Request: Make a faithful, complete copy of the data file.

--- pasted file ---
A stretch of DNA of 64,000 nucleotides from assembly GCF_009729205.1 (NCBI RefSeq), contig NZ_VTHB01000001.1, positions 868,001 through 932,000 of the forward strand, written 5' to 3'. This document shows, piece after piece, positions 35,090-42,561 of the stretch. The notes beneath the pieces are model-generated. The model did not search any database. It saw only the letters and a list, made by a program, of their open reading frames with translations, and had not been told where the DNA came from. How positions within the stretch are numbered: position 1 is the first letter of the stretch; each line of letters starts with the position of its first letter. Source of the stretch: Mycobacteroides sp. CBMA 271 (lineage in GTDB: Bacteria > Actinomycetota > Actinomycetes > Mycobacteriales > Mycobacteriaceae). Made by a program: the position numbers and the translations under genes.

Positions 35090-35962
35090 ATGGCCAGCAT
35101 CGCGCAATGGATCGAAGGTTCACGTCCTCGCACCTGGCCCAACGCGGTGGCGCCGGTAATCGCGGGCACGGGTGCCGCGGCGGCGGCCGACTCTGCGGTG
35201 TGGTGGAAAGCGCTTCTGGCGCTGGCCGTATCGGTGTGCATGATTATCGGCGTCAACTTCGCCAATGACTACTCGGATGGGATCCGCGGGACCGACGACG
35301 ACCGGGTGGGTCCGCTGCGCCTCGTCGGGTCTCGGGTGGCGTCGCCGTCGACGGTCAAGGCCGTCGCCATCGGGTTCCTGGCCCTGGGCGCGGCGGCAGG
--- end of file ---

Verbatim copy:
A stretch of DNA of 64,000 nucleotides from assembly GCF_009729205.1 (NCBI RefSeq), contig NZ_VTHB01000001.1, positions 868,001 through 932,000 of the forward strand, written 5' to 3'. This document shows, piece after piece, positions 35,090-42,561 of the stretch. The notes beneath the pieces are model-generated. The model did not search any database. It saw only the letters and a list, made by a program, of their open reading frames with translations, and had not been told where the DNA came from. How positions within the stretch are numbered: position 1 is the first letter of the stretch; each line of letters starts with the position of its first letter. Source of the stretch: Mycobacteroides sp. CBMA 271 (lineage in GTDB: Bacteria > Actinomycetota > Actinomycetes > Mycobacteriales > Mycobacteriaceae). Made by a program: the position numbers and the translations under genes.

Positions 35090-35962
35090 ATGGCCAGCAT
35101 CGCGCAATGGATCGAAGGTTCACGTCCTCGCACCTGGCCCAACGCGGTGGCGCCGGTAATCGCGGGCACGGGTGCCGCGGCGGCGGCCGACTCTGCGGTG
35201 TGGTGGAAAGCGCTTCTGGCGCTGGCCGTATCGGTGTGCATGATTATCGGCGTCAACTTCGCCAATGACTACTCGGATGGGATCCGCGGGACCGACGACG
35301 ACCGGGTGGGTCCGCTGCGCCTCGTCGGGTCTCGGGTGGCGTCGCCGTCGACGGTCAAGGCCGTCGCCATCGGGTTCCTGGCCCTGGGCGCGGCGGCAGG